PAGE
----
Droga5 Lays Off 5 Percent Of New York Staff
Lindsay Stein, Advertising Age
Droga5 has laid off about 5 percent, which is approximately 40 people, in its New York office. The layoffs were across all major departments at the agency, including several people in HR. Droga5 declined to comment on specifics around the job cuts.
Wooing Millennials With Exotic Experiences That Aren’t Too Costly
Janet Morrissey, The New York Times
When Nicola Todd, 29, and Eva Mehesfalvi, 31, decided to visit Manhattan from England recently, they wanted a hotel that would be light on the pocketbook but big on the New York City experience. So instead of springing for a place with oversize rooms and round-the-clock room service, they chose the Moxy Times Square, which offered small but stylish rooms, quirky décor, lightning-fast Wi-Fi and eclectic lounge and bar areas, all at an affordable price.
Media and Entertainment
Winter Olympics Hit Back-to-Back Lows in Final Days
Joe Otterson, Variety
The closing days of the 2018 Winter Olympics saw steep declines in the Nielsen ratings. Friday night’s primetime coverage of the Games from Pyeongchang, South Korea, drew a combined 9.2 rating in metered market households on NBC and NBC Sports Network.
‘Black Panther’ roars past $700 million worldwide in week two
Frank Pallotta, CNN
“Black Panther” is still wearing the box office crown in its second weekend. The Disney and Marvel Studios film was the number one film in the U.S. for the second weekend in a row bringing in an estimated $108 million at the box office.
‘American Idol’ Signs On Macy’s And Zyrtec — Yes, Zyrtec — As Sponsors
Jeanine Poggi, Advertising Age
ABC’s reboot of “American Idol” is refocusing the show’s narrative to highlight the contestants’ journey. Gone will be bash sessions for embarrassing auditions; in their place, “Idol” will feature optimistic and heartwarming stories with advertiser-friendly storylines that have drawn two major sponsors in Macy’s and Zyrtec.
Weinstein Co. Sale Talks Collapse: No Choice But to Pursue Bankruptcy
The Weinstein Co. appears headed for bankruptcy four months after larger-than-life film mogul Harvey Weinstein was brought down by multiple allegations of sexual misconduct and assault. Dropping a Sunday night bombshell, the board of TWC said it has no choice but to pursue bankruptcy in a sharply worded letter rebuking potential buyers Maria Contreras-Sweet and Ron Burkle, who were part of a group of investors looking to redeem the film and production company.
Targeting ‘superfans’: How CBS is aggressively embracing streaming
Sahil Patel, Digiday
Jim Lanzone, the CEO of CBS Interactive and chief digital officer for parent company CBS, was in Toronto roughly a year ago to visit the set for “Star Trek: Discovery.” Produced by CBS Television Studios, the new sci-fi series takes place in the same expansive world created by Gene Roddenberry.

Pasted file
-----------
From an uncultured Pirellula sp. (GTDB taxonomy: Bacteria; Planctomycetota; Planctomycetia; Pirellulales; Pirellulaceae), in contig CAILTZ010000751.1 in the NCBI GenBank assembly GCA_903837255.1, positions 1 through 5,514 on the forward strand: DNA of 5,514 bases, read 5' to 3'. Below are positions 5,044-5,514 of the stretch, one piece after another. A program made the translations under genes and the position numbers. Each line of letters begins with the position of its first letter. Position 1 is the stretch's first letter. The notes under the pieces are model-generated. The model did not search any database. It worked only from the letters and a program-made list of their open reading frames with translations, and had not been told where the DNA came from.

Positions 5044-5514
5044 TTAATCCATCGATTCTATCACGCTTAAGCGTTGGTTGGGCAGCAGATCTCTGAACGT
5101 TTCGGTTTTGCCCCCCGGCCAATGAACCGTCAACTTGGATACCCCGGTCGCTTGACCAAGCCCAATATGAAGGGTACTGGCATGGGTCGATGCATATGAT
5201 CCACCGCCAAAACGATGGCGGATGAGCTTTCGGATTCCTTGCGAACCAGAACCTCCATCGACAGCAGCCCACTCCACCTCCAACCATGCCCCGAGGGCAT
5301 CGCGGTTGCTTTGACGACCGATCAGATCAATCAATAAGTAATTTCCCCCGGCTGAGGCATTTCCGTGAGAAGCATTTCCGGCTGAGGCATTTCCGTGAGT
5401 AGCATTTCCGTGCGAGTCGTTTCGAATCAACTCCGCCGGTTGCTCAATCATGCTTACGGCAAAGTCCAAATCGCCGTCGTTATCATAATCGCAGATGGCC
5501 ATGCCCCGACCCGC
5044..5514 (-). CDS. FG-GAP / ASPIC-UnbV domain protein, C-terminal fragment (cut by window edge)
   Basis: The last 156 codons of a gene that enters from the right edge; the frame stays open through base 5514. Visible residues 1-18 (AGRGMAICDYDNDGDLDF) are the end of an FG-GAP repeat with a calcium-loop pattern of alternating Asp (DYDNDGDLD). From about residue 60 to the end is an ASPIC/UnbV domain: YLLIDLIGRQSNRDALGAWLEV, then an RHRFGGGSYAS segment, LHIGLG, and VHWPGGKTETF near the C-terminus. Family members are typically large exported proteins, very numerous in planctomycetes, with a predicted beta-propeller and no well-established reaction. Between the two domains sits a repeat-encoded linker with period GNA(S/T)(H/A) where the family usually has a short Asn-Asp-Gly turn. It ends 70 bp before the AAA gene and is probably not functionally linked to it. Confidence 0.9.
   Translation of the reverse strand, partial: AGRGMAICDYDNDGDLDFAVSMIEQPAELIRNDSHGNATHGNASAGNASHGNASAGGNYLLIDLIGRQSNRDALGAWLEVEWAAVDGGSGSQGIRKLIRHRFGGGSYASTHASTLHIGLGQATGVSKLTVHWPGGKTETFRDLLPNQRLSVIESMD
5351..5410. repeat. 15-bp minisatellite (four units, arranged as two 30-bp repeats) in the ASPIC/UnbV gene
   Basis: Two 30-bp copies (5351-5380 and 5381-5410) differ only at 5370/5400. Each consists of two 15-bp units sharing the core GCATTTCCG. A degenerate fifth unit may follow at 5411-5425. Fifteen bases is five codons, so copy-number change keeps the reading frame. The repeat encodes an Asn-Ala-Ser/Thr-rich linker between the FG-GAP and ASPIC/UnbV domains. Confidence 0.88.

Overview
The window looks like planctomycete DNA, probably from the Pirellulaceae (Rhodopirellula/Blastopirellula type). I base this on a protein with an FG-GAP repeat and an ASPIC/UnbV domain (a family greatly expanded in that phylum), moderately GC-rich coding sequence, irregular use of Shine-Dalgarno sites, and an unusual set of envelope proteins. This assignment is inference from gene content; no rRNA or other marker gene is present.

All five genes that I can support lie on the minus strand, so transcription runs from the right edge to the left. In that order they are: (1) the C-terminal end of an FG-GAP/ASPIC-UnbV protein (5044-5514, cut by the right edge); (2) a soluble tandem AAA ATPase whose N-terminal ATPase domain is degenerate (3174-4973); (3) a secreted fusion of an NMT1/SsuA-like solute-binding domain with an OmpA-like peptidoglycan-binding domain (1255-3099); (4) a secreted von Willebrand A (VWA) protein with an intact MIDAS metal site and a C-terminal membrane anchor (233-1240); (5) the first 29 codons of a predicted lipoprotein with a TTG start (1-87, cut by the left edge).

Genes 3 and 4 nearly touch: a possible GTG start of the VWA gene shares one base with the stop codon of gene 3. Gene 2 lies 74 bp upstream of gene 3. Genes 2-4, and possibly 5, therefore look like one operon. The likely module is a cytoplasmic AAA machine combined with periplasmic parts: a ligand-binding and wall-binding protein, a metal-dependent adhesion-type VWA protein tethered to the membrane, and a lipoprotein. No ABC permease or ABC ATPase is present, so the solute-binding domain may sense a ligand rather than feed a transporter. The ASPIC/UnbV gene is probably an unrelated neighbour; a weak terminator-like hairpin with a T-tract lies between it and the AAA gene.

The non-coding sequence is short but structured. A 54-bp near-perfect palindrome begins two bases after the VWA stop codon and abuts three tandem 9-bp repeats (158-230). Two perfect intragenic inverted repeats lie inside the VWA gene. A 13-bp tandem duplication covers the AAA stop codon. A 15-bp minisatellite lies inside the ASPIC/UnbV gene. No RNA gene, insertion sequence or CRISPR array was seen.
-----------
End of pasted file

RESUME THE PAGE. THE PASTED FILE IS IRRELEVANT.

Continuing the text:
Can Edgy FX Thrive at Family-Friendly Disney?
Jason Lynch, Adweek
As much as FX Networks and FX Productions CEO John Landgraf welcomes the return of American Crime Story and Atlanta to FX this winter, he still wishes the network could have had them back on the air last year, where their absence on year-end top 10 lists hurt the network’s position relative to its two biggest competitors for quality TV, HBO and Netflix. But that’s what happens when you work with visionaries like Ryan Murphy and Donald Glover—Landgraf calls them “unicorns”—who make the edgy, distinctive shows that have turned FX into one of TV’s most acclaimed, and most daring, networks.
Newsweek in Turmoil: Probe Into Finances and Ties to Bible College Widens
Lukas I. Alpert et al., The Wall Street Journal
Two years ago, a loan application from the parent company of Newsweek raised the suspicions of an employee at a small Minnesota bank. The bank staffer’s misgivings helped trigger what has become a wide-ranging fraud probe by the Manhattan district attorney’s office, people familiar with the matter say.
Gothamist, DCist and LAist are coming back from their sudden deaths
Hadas Gold, CNN
Four months after their billionaire owner shut them down, beloved local news sites Gothamist, DCist and LAist will soon be back online. Three public radio stations are behind the resurrection.
Social Media and Technology
How Adding Users Could Backfire for Snapchat
Joanna Piacenza and Anna Gronewold, Morning Consult
As it nears one year as a publicly traded company, Snap Inc.’s future is largely uncertain. Snapchat’s user base and revenue are on the rise, but its share price has declined over the past 12 months, with investors divided on its value.
Media buyers: Snapchat is focused on enabling commerce in ads
Shareen Pathak, Digiday
Snapchat is working on developing new commerce units to bolster its e-commerce offering, according to two media buyers who spoke to Digiday. It is unclear what the units are, although one buyer said he heard from his Snapchat rep that the unit is in beta.
Dropbox to go public 10 years after launch
Jacob Kastrenakes, The Verge
A decade after it was founded, Dropbox has filed to go public. The beloved, easy-to-use (if somewhat stagnant) file syncing service had documents unsealed at the SEC today revealing plans for an initial public offering, where Dropbox is looking to raise up to $500 million.